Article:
Dear Blog Friends:
Well, I think I may have discovered why Smashwords is unhappy with my formatting. Apparently, they don’t like that my chapter headings don’t link back to the table of contents. That’s the closest I can come to figuring it out. I’m resubmitting a new version now with a table of contents that has been created from scratch. I hope that will solve the problem.
Meanwhile, I’ve pretty much finished DAYRUNNER. I think I have it formatted okay. I am kind of wanting to go over it one more time to make sure it’s nice and clean before putting it up, but I want to put it up before the end of July, so if I run out of time, I’ll put it up as is. As you can see, I’ve finished the cover. That’s a real wooden stake I carved. I’m going to try to do something gross/funny with the stake later. I will put up a video of it on my facebook page.
One of the things holding me back from putting up DAYRUNNERr is that I don’t yet have a sample chapter from FAERIE KILLER, the fourth in the series. But wait, you’re thinking, how can she not have a sample chapter if she already has finished the fourth book?
Here’s the thing: I already wrote the fourth book, but I hadn’t looked at it in over five years. I don’t know if it ever got an intense rewrite like the first three did. I thought it was pretty good, memory said it was pretty good, but when I went to clean it up, instead of finding a manuscript that needed just a spitpolish, I found a manuscript that had been destroyed by crap fairies. You know what crap fairies are? They get into your hard drive and turn your deathless prose into puerile crap.
Every time I go to rewrite a manuscript, it feels like I’ve never done it before. I have different ways of doing it. If it’s mostly good-to-go, I just read it through on my laptop and line edit as needed. If it’s nearly perfect, I print it out full-size and line edit on paper (catch more typos on paper than on the laptop). When I rewrote SEEING THINGS the first time (the first draft was 95% different from the published version) I basically kept a file with the few scenes I wanted to keep and rewrote everything else.
The problem is when it needs considerable work. I had this situation when I rewrote ALTERNATE SUSAN. I’d written it in 2005, I believe, and in 2006 I wanted to rewrite it to get it ready to submit to agents. The problem was, I’d learned about the world and characters as I was writing it, and when I got to the end, the beginning needed to be reworked. So I printed it out four pages to a sheet, cut it into little tiny chapter sections, and carried one in my back pocket to the coffee shop. I read it out, rewrote scenes on the back, and (wouldn’t you know it) got rid of basically the entire first chapter.
With FAERIE KILLER, I have lots and lots of scenes that I want to keep, but I think they all have to be rewritten anyway. I’m not sure if it’s just my insecurity or not, but I feel that the writing quality of this novel isn’t where I’d like it to be. I’m a better writer than I was when I wrote this (2003), and I don’t think I edited it enough in 2006 to make much of a difference. A lot of the scenes are really fun, and really cool, and action packed, and funny…but when I look at them closely, they no longer make logical sense to me. Would Kit REALLY do that? Would Jasper REALLY be there on a Saturday night? And what does he mean by that? That’s kind of a dumb thing for him/her to do. Etc.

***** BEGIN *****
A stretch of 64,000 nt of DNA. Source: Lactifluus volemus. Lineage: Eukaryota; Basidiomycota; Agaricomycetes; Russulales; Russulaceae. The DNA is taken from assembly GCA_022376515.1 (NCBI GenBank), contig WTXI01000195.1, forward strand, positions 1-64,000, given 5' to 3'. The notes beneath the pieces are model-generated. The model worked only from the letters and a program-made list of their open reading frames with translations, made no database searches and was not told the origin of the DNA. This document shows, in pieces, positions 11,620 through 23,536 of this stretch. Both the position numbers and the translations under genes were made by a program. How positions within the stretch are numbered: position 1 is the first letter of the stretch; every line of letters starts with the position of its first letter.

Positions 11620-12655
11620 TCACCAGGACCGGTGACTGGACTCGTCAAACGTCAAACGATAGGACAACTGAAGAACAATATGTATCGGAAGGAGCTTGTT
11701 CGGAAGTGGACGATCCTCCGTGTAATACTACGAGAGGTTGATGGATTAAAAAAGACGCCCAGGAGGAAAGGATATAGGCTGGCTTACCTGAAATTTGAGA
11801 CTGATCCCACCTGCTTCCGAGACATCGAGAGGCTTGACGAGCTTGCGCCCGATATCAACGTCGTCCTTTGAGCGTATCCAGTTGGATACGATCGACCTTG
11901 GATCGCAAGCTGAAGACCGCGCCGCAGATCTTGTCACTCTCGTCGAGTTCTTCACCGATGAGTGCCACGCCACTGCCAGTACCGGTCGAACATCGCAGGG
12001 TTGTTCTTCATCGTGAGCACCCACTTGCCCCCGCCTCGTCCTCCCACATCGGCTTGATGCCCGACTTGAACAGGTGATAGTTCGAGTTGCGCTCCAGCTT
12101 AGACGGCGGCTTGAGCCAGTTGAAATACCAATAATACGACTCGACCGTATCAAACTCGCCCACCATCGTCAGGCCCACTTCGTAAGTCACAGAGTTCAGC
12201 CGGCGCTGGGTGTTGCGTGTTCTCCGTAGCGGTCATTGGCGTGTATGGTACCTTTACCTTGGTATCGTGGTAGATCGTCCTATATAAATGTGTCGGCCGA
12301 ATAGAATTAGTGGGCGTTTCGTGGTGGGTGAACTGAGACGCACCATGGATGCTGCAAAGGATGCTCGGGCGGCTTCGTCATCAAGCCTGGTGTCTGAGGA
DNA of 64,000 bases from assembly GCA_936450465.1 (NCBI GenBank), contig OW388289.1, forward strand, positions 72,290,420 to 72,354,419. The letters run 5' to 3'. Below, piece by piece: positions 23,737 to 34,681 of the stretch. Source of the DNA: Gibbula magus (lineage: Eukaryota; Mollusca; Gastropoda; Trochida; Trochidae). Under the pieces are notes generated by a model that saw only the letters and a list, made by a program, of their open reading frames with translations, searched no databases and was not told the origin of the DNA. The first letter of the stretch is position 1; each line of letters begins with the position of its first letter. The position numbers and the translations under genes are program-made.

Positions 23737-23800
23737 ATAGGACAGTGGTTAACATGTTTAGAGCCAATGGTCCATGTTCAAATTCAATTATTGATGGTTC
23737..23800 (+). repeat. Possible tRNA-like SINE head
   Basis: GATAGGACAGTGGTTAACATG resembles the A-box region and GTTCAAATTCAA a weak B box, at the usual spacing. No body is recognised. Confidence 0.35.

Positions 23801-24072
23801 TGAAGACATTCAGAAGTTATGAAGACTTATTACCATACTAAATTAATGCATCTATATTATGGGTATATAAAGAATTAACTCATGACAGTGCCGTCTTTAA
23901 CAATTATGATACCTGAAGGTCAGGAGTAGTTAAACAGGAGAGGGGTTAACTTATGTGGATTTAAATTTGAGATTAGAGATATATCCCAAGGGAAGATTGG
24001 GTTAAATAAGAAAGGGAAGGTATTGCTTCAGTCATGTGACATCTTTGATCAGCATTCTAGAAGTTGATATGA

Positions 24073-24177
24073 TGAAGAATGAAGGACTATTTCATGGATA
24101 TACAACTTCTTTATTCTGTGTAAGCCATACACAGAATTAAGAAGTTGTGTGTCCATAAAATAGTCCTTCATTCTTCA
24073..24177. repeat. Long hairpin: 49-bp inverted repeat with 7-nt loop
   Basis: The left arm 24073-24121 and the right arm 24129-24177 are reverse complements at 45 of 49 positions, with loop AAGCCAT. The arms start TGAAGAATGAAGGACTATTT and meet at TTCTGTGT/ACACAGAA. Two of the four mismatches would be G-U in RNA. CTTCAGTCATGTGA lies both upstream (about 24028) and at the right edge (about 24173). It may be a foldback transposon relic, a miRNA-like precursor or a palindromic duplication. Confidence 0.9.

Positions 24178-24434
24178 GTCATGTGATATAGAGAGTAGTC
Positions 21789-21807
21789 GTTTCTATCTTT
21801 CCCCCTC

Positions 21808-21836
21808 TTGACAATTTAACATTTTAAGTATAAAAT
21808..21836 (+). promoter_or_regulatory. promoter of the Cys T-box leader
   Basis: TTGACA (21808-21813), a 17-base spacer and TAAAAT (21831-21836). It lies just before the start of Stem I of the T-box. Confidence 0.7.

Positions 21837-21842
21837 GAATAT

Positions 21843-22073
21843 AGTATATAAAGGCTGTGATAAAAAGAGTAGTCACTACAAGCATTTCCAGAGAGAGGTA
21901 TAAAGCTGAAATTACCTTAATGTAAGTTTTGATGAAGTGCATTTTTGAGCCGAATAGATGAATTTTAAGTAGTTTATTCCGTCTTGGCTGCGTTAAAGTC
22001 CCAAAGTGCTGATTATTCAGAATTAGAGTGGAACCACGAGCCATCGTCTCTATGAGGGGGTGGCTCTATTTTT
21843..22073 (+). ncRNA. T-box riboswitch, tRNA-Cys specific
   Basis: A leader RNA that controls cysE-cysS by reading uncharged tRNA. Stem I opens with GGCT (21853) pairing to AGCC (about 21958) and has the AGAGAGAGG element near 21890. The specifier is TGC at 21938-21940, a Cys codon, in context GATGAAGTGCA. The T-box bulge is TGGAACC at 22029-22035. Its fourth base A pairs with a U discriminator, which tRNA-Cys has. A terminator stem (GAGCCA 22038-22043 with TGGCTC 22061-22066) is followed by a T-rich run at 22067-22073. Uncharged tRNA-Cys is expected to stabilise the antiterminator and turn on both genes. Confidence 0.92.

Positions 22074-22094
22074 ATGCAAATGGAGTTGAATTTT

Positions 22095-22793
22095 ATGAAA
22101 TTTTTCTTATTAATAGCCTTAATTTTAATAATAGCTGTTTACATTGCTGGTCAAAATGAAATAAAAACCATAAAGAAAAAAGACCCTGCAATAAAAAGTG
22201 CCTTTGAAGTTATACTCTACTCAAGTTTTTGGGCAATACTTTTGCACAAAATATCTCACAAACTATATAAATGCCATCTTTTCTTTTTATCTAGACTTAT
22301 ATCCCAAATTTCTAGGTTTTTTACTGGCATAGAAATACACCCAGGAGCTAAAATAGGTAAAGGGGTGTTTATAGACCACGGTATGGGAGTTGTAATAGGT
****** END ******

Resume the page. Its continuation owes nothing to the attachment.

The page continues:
When I first started this epublishing adventure, my goal was to publish the novels I’d already written. I have them, might as well use them. I knew I’d have to work on them a little bit, but I didn’t think I’ d have to rewrite any from scratch. The more I think of it, the more I think that FAERIE KILLER is going to have to be extensively rewritten. I think that 65% of the scenes are going to stay intact, and 35% of the scenes are going to be new ones (and I’m not sure what’s going to happen, exactly. I have to think about the scope of the story and the focus of the plot lines) The scenes that are going to stay, many of them are going to have to be rewritten. Instead of cleaning up an old manuscript, it’s going to be closer to “write an entirely new novel that sort of matches what happened in the first draft.” It’s going to be a bigger project than I had anticipated.
I’m picturing a huge outline on paper, like a map in a war room, with the old plot sketched out in marker, and the new plot brainstormed and sketched out on another huge piece of paper. I’m picturing long talks with some of my beta readers, where I propose plots and they shoot down the flaws. I’m picturing having it ready by Christmas at the earliest (though I can’t say for sure) and I’m picturing having to do even more work when it comes time to get book five, CHANGING PLACES, ready.
I wanted it easy. I wanted to just upload my trunk stories. But more than easy, I want good. You guys deserve a well-written novel. I’m going to do my best to give it to you.